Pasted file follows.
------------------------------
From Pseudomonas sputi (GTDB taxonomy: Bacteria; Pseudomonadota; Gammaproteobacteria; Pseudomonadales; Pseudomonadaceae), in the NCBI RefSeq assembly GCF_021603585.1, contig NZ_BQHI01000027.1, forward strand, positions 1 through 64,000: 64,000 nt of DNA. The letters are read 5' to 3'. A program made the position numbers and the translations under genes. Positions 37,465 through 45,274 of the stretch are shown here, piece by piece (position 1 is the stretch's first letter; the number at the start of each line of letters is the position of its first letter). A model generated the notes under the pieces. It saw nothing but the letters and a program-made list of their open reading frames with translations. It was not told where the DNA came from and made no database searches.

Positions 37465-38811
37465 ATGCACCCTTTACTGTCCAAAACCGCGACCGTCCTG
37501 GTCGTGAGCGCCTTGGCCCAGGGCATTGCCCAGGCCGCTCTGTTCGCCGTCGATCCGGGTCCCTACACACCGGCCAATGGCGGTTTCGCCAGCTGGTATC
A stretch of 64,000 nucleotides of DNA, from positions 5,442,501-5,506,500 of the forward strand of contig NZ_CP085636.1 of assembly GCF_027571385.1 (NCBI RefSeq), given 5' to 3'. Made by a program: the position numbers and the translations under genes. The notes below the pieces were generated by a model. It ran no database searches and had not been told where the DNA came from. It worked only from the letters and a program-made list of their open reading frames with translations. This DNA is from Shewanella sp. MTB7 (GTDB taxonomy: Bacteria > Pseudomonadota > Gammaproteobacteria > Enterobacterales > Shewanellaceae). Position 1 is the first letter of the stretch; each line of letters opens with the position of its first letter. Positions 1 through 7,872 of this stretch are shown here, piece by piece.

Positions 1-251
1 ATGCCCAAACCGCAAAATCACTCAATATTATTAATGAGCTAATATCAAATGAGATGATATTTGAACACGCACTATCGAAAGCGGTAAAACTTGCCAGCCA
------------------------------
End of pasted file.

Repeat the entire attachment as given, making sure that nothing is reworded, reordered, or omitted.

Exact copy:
From Pseudomonas sputi (GTDB taxonomy: Bacteria; Pseudomonadota; Gammaproteobacteria; Pseudomonadales; Pseudomonadaceae), in the NCBI RefSeq assembly GCF_021603585.1, contig NZ_BQHI01000027.1, forward strand, positions 1 through 64,000: 64,000 nt of DNA. The letters are read 5' to 3'. A program made the position numbers and the translations under genes. Positions 37,465 through 45,274 of the stretch are shown here, piece by piece (position 1 is the stretch's first letter; the number at the start of each line of letters is the position of its first letter). A model generated the notes under the pieces. It saw nothing but the letters and a program-made list of their open reading frames with translations. It was not told where the DNA came from and made no database searches.

Positions 37465-38811
37465 ATGCACCCTTTACTGTCCAAAACCGCGACCGTCCTG
37501 GTCGTGAGCGCCTTGGCCCAGGGCATTGCCCAGGCCGCTCTGTTCGCCGTCGATCCGGGTCCCTACACACCGGCCAATGGCGGTTTCGCCAGCTGGTATC
A stretch of 64,000 nucleotides of DNA, from positions 5,442,501-5,506,500 of the forward strand of contig NZ_CP085636.1 of assembly GCF_027571385.1 (NCBI RefSeq), given 5' to 3'. Made by a program: the position numbers and the translations under genes. The notes below the pieces were generated by a model. It ran no database searches and had not been told where the DNA came from. It worked only from the letters and a program-made list of their open reading frames with translations. This DNA is from Shewanella sp. MTB7 (GTDB taxonomy: Bacteria > Pseudomonadota > Gammaproteobacteria > Enterobacterales > Shewanellaceae). Position 1 is the first letter of the stretch; each line of letters opens with the position of its first letter. Positions 1 through 7,872 of this stretch are shown here, piece by piece.

Positions 1-251
1 ATGCCCAAACCGCAAAATCACTCAATATTATTAATGAGCTAATATCAAATGAGATGATATTTGAACACGCACTATCGAAAGCGGTAAAACTTGCCAGCCA